The NAPC annual conference was a politically subdued affair this year. Everybody happy, then - or just too busy getting on with the job? Paul Stephenson reports

So what was it that made this year's annual conference of the National Association of Primary Care such a quiet affair?

Perhaps the worst storms for 13 years put everything in perspective. Or perhaps the thought of health secretary Alan Milburn (subsequently replaced by health minister John Denham) arriving in Harrogate on Hallowe'en was just too spooky a coincidence.

Then again, perhaps it was just that the majority of delegates are so tied up in learning to manage and organise the new NHS that they have stopped worrying about the bigger political issues, and are getting on with the job.

Despite concerns from GPs and others about the pace of change and new arrangements for out-of-hours cover, Mr Denham's announcement that quality standards would be put in place for all out-of-hours services was greeted without a murmur.

And Mr Denham was gentle on those GPs who were anxious they would be pushed too fast into the national roll-out of NHS Direct.

'The pace of change locally will need to reflect local needs, ' he insisted.

He told delegates that over 1,000 firm proposals had been put forward for practices to join personal medical services, with more expected by the end of the year.

This would mean that the number of practices under PMS should treble by next October.

Mr Denham suggested PMS had been subject to 'a number of inaccurate representations'. Concern about pension rights, for example, was unjustified. He told delegates: 'We envisage that there will be consistency of pension arrangements as far as possible between PMS and general medical services.'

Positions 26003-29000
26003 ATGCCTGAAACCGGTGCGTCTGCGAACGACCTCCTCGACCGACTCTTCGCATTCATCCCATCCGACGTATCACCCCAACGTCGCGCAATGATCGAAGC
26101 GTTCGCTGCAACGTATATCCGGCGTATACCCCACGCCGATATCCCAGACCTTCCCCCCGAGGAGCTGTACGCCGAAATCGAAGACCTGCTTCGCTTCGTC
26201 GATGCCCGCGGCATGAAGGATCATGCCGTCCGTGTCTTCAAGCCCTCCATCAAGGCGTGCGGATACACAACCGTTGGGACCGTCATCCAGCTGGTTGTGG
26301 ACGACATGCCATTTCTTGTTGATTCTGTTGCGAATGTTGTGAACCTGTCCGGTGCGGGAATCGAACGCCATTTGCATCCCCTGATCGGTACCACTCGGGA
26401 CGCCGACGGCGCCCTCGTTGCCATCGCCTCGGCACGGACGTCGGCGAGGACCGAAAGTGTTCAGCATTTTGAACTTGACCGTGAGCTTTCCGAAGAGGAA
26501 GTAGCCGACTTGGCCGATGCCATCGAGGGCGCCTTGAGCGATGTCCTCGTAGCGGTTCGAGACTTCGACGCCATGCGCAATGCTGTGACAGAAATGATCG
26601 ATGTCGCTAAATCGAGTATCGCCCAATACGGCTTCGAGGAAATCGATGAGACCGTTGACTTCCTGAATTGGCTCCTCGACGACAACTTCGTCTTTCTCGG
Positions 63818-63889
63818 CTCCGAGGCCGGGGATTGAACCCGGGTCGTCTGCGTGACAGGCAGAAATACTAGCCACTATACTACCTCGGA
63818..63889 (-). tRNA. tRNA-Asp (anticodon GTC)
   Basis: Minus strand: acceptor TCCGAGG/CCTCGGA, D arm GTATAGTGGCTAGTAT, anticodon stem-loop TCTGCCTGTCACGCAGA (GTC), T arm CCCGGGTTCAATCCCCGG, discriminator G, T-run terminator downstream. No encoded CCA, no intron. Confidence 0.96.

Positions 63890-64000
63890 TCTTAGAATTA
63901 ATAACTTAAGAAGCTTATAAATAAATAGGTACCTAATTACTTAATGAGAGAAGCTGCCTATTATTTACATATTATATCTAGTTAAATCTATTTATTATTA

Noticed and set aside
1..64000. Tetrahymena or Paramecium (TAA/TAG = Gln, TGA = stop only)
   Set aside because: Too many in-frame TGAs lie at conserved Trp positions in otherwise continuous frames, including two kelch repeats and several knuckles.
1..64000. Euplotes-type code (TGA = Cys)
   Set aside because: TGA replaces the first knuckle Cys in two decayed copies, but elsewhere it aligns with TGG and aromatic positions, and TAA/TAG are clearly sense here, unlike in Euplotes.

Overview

The organisers were pleased to announce that Mr Denham would take questions after his speech, but the delegates were not really interested in having a go. No wonder he was smiling broadly at the press briefing that followed.

What really got the delegates warmed up, however, was a roleplaying session by members of Fenland primary care trust in which they explored the way a PCT chair, chief executive and executive committee chair can work together to run an effective body (see box overleaf ).

At the point the session ended, the PCT's drug budget overspend had not been resolved. And it was clear that worried delegates wanted to see what would happen.

The tone for the conference had been set by NAPC president Dr Rod Smith, who had made it clear that despite problems such as staffing, the organisation was committed to working with government to get things done.

Describing it as 'one of the most important conferences we have run', Dr Smith said that although more nurses and doctors were welcome, 'one of the key challenges is retaining nurses and doctors who are already there'.

Flexible working was central to helping with this.

Although NAPC chair Dr Peter Smith said the message they were constantly getting was that there was a 'demoralised, alienated workforce' out there, it was clear that most of those at the conference wanted to get on with things.

NAPC president Dr Rod Smith told HSJ: 'I think the mood of people here is very quiet.